Object.observe and observing "computed properties"

François REMY fremycompany_pub at yahoo.fr
Wed Aug 29 03:09:25 PDT 2012


Thanks for this analysis. I globally agree with your reasoning, but I don't 
think this is much of a problem.

Certainly, dependency analysis isn't completely effective, in the sense that 
each time you get 'out' of your 'observable world', you may miss updates. 
This is, however, not such a big issue as most binding languages feature 
that kind of 'issues', even your 'observe' API. This is just a fact that 
'Math.random()' and 'window.innerWidth' can't be observed, and it's up to 
the developer to make sure it they are not in their code, just like it's 
your reponsability to notify for accessors if you're using 'Object.observe'.

Most of the times, when you're binding your View to you Model, your model 
only lives in a particular world where it only interacts with other model 
objects, so that you can control completely the model world to make it 
observable, and you shouldn't have 'lost' dependency issues.

However, when there's no other possibilities (but it's really rare) than to 
use 'unobservable' properties, the only solution left to you is to use an 
event-based approach ('window.innerWidth + window.onresize') or perform 
polling ('Math.random() + setInterval'). My own JS library has something 
similar called 'binding bridges' which basically maps the properties of an 
object to its dynamic value, and updates them has necessary using a custom 
model (event or setInterval) :

    var BindingBridges = Object.makeBindable({});
    BindingBridges.add = function(name,evaluator,timespan) {
        BindableObject.methods.addProperty.call(this,name);
        BindingBridges[name] = evaluator();
        setInterval(function() {
            var cValue = evaluator();
            if (BindingBridges[name]==cValue) { return; }
            else { BindingBridges[name]=cValue; }
        }, timespan);
    }
    // you could also use an event-driven approach and
    // set BindingBridges.property to its new value at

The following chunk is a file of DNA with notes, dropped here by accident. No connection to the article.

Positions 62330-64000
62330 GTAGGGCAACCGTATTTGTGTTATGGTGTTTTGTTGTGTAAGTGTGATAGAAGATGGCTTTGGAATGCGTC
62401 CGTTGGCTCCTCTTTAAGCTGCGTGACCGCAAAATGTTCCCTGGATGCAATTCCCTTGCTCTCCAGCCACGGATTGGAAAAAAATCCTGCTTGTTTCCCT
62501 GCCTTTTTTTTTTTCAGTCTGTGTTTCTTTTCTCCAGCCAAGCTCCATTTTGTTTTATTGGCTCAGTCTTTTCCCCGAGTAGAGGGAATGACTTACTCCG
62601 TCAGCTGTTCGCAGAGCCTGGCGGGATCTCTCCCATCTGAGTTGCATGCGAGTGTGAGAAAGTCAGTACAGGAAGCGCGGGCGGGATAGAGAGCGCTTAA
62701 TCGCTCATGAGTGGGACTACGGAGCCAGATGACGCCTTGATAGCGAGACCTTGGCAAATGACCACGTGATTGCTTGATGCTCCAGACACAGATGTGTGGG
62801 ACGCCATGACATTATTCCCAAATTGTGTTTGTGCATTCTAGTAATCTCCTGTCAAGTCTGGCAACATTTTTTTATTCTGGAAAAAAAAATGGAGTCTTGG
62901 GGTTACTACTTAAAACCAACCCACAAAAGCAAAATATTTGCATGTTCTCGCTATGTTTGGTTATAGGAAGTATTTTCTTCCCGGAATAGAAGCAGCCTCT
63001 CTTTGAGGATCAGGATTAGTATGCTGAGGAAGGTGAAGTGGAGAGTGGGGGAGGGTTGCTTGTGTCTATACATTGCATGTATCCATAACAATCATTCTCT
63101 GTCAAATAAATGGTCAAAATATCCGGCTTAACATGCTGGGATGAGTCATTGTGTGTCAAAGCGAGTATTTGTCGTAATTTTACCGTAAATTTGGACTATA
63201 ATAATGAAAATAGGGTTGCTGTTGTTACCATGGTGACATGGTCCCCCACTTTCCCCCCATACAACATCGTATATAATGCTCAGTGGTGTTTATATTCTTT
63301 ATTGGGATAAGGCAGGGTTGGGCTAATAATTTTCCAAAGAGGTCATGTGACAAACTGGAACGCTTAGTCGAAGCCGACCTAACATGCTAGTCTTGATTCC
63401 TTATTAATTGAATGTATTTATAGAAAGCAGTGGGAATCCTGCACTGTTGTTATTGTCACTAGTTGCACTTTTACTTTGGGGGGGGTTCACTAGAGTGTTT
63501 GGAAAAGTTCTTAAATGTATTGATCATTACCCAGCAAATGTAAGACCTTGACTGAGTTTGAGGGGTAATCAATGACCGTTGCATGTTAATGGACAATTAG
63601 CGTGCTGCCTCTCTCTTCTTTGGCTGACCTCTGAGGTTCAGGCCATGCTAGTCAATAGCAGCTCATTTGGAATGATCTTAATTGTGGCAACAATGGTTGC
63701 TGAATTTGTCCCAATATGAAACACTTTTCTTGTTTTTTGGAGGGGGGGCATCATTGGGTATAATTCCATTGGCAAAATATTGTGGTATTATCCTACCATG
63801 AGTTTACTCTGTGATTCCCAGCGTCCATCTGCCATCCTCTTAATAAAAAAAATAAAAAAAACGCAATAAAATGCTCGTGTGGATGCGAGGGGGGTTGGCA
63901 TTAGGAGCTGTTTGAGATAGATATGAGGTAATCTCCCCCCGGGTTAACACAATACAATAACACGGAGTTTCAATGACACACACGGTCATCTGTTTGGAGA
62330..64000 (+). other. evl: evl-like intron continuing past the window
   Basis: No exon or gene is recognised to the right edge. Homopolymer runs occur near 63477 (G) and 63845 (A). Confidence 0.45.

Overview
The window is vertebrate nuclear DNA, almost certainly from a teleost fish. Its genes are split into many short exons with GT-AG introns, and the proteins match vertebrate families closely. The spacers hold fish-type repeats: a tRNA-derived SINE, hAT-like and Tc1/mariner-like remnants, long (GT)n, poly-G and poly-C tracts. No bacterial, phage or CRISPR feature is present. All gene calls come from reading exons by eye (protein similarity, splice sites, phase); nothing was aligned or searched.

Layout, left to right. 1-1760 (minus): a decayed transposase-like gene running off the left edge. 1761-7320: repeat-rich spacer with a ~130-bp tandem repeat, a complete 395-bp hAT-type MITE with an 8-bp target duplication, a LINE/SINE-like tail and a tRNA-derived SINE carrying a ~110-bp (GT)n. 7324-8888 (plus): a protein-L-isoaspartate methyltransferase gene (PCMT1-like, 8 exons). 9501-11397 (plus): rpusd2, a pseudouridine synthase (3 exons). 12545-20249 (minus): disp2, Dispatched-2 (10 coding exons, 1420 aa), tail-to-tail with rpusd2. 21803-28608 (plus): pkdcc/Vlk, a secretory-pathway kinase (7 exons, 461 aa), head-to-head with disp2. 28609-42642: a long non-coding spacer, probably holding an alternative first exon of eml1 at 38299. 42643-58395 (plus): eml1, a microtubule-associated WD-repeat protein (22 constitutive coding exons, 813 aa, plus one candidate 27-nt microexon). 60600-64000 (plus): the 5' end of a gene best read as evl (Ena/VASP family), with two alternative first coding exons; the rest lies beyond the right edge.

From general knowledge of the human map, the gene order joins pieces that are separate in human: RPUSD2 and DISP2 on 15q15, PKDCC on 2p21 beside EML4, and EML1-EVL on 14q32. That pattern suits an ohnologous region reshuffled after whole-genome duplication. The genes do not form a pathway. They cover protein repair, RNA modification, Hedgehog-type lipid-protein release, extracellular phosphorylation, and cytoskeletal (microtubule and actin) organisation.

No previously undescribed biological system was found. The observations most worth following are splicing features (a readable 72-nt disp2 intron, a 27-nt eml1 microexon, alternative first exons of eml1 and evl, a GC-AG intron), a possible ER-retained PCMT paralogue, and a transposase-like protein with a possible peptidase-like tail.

// each call of the event, instead.

Developers relying on unobservable things can use such mechanism to solve 
their issue. For example, in my 'mail' template application, the time was 
displayed as 'seconds ago', 'less than 1 minute ago', '? minutes ago', '? 
hours ago', ... and was relying on a 'BindingBridge.now' property which was 
updated using setInterval every 20 seconds or so.

As for the observation of an array, the classical 'dependency' pattern is 
sufficient, most of the times, since you'll depends on the 'array.length' 
property of your array (when an item is inserted or deleted, you'll be 
notified) and on the 'array[i]' value you touched.

    var o = {
        values: [0,1,5,-3],
        get max() {
            var max = Number.negativeInfinity;
            this.values.forEach(
                (i) => (i>max && max=i)
            );
            return max;
        }
    }

    Object.makeBindable(o);
    new Binding(=> o.max, v => $("#min").textContent=v);
    o.values.push(-10); // works
    o.value[o.values.length-1] = 3; // works

However, listening to a collection is something different from listening to 
a simple object. My own JS library used a BindableArray class which, indeed, 
generated 'insert' and 'delete' events in addition to the tradtionnal 
'update' events, as well as a HTMLForEachBinding which listened specifically 
to array events and managed the DOM as a close copy of the array using a 
binding template; those 'insert' and 'delete' events could be transferred to 
a 'made-observable' arrays.



-----Message d'origine----- 
From: Rafael Weinstein
Sent: Wednesday, August 29, 2012 7:28 AM
To: es-discuss at mozilla.org ; François REMY ; Steven Sanderson
Subject: Object.observe and observing "computed properties"

Steve Sanderson (author of the excellent KnockoutJS framework) and
François REMY both raised the issue of observing computed properties
WRT to the Object.observe() proposal.

Having thought about this problem while helping to author
Object.observe, my thoughts are as follows:

First, I think you need to look at the problem the right way.